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Let $X_i, i \geq 1,$ be independent uniform (0, 1) random variables, and define $N$ by $$N=\min\{n:X_n < X_{n-1}\}$$. I need to prove that $$P\{N \geq k | X_0=x\} = \frac{(1-x)^{k-1}}{(k-1)!}$$. I am stuck when finding the quantities like $P(X_i \geq X_{i-1} | X_{j} \geq X_{j-1}, \forall j\lt i)$. I have also posted this in math exchange, but not convinced with the answer posted there.

Another question is how to calculate $E[N]$ using conditioning on $X_1$.

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From your expression, $N\mid X_0=x$ does not have a geometric distribution. Compare: en.wikipedia.org/wiki/Geometric_distribution –  Zen Mar 6 '13 at 4:14
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Cross-posting on multiple Stack Exchange sites is not recommended. (It appears that you also cross-posted several questions on MathOverflow and math.SE.) I will close this question as a duplicate then. For future reference, you can ask math.SE moderators to migrate your questions for you. –  chl Mar 6 '13 at 10:01
    
I got some "wrong" answers in math exchange. Thats why I posted here. –  aaaaaa Mar 6 '13 at 10:09
    
@Prasenjit That's not the way to proceed. You should first leave comment on the site where you posted your question (ask for further clarification, or point toward possible misinterpretation or error in current replies), and if you think stats.SE would be a better fit ask a moderator to coordinate migration for you. I've informed math.SE moderators of the situation; let's wait for their feedback. –  chl Mar 6 '13 at 10:14
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1 Answer

You know that $X_0=x_0$ with probability 1, for $0<x_0<1$, and you have a sequence $\{X_i\}_{i\geq 1}$ of independent $\mathrm{U}[0,1]$ random variables. Let $N$ be the first time the sequence decreases, which means $$ N=\min\,\{n:X_n<X_{n-1}\} \, . $$

The key point is that $N\geq k$ if and only if $X_{k-1}\geq X_{k-2}\geq \dots \geq X_1\geq X_0$. Convince yourself checking both implications.

The joint density of $X_1,\dots,X_{k-1}$ is just $$ f_{X_1,\dots,X_{k-1}}(x_1,\dots,x_{k-1}) = \prod_{i=1}^{k-1} f_{X_i}(x_i) = \prod_{i=1}^{k-1} I_{[0,1]}(x_i) \, . $$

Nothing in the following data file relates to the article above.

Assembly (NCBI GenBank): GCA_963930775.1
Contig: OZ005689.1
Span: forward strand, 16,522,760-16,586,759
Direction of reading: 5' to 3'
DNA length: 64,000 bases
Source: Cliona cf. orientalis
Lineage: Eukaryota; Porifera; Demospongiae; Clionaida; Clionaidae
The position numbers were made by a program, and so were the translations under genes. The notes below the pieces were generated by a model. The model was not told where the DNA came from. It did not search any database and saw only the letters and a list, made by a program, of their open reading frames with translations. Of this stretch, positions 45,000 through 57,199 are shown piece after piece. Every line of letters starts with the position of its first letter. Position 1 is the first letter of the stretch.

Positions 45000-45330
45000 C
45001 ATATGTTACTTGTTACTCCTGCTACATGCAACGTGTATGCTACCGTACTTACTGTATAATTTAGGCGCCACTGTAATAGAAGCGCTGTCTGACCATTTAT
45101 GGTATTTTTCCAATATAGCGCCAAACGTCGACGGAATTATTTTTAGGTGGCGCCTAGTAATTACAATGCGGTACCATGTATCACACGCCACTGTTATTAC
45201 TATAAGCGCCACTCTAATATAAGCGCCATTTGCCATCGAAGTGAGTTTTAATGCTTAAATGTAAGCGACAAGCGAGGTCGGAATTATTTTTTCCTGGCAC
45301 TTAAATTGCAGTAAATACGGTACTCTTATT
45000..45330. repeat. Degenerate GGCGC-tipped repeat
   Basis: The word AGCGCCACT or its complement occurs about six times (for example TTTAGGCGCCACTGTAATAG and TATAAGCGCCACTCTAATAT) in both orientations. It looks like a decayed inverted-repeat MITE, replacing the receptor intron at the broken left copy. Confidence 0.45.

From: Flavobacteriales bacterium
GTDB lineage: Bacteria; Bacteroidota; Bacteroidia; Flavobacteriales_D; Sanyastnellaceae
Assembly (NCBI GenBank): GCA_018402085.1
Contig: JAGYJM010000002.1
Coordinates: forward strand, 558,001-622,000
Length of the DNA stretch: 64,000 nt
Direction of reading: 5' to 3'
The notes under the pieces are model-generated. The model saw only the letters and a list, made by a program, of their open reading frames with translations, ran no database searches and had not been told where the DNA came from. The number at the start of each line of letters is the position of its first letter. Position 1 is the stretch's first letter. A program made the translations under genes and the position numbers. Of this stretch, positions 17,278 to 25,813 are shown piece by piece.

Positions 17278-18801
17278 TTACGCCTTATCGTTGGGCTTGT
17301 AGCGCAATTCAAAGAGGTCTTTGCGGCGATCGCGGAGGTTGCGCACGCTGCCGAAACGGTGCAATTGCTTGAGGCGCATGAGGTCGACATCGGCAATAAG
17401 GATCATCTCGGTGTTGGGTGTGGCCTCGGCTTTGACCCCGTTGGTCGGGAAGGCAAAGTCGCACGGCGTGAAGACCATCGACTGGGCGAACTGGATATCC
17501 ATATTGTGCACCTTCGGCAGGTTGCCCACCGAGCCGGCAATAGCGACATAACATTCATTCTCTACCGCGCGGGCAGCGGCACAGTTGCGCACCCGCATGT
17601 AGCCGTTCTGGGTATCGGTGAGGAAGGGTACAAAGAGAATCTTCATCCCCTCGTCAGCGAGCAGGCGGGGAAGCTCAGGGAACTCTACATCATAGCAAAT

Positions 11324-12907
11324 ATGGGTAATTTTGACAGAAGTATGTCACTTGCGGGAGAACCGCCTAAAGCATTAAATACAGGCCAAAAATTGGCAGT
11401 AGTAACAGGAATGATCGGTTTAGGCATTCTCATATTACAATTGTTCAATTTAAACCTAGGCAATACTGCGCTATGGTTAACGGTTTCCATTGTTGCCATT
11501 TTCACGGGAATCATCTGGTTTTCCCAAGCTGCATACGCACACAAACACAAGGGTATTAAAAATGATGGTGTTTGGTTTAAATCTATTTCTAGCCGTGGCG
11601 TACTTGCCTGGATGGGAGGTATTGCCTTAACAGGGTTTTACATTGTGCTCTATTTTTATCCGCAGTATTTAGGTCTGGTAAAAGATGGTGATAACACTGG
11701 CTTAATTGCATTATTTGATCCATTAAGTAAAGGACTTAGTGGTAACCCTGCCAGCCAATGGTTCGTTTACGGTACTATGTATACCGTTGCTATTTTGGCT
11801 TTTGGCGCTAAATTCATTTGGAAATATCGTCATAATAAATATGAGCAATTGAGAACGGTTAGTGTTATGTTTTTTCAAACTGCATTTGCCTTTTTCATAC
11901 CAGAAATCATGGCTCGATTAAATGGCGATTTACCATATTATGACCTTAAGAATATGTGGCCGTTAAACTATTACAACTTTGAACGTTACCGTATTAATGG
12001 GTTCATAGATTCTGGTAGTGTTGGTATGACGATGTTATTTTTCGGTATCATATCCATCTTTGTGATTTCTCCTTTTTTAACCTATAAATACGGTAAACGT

Hence, $$ P(N\geq k\mid X_0=x_0)=P(X_{k-1}\geq X_{k-2}\geq \dots \geq X_1\geq x_0) $$ $$ = \int_{x_0}^1 \int_{x_1}^1 \dots \int_{x_{k-2}}^1 f_{X_1,\dots,X_{k-1}}(x_1,\dots,x_{k-1}) \, dx_{k-1} \dots dx_2\,dx_1 $$ $$ = \int_{x_0}^1 \int_{x_1}^1 \dots \int_{x_{k-2}}^1 dx_{k-1} \dots dx_2\,dx_1 = \frac{(1-x_0)^{k-1}}{(k-1)!} \, . $$

(Note that, contradicting the original title of the question, $N\mid X_0=x_0$ is not a geometric random variable.)

Since $N$ is a nonnegative random variable, using this property, we have $$ \mathrm{E}[N\mid X_0=x_0] = \sum_{k=1}^\infty P(N\geq k\mid X_0=x_0) $$ $$ = \sum_{k=1}^\infty \frac{(1-x_0)^{k-1}}{(k-1)!} = \sum_{i=0}^\infty \frac{(1-x_0)^i}{i!} =e^{1-x_0} \, . $$

Therefore, we have constructed a stochastic method that, in principle, allows us to compute Euler's number $e$ using simulations of uniform random variables, and these two things -- uniforms and $e$ -- were not obviously related from the start.

It follows that $\mathrm{E}[N\mid X_0] = e^{1-X_0}$ almost surely. If $X_0$ has density $f_{X_0}$, we can use the tower property to compute $$ \mathrm{E}[N] = \mathrm{E}[\mathrm{E}[N\mid X_0]] = \int_0^1 e^{1-x_0} f_{X_0}(x_0)\,dx_0 \, . $$

For example, if $X_0\sim\mathrm{U}[0,1]$, then $\mathrm{E}[N] = e-1$.

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Thanks for the answer. How to calculate $E[N]$ without using probability distribution for $N$ and using conditioning on $x_1$ –  aaaaaa Mar 6 '13 at 10:07
    
Added. Don't forget to check the answer as such. This is important for future visitors of SE. –  Zen Mar 6 '13 at 12:10
    
Also: ask the moderators at Math.SE to migrate the question. –  Zen Mar 6 '13 at 12:18
    
One more: the title is misleading: there is no geometric random variable here. –  Zen Mar 6 '13 at 13:28
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By the way, I don't like the way you ask things: "Why are you doing this when I'm asking that?". Be more polite. –  Zen Mar 6 '13 at 15:00
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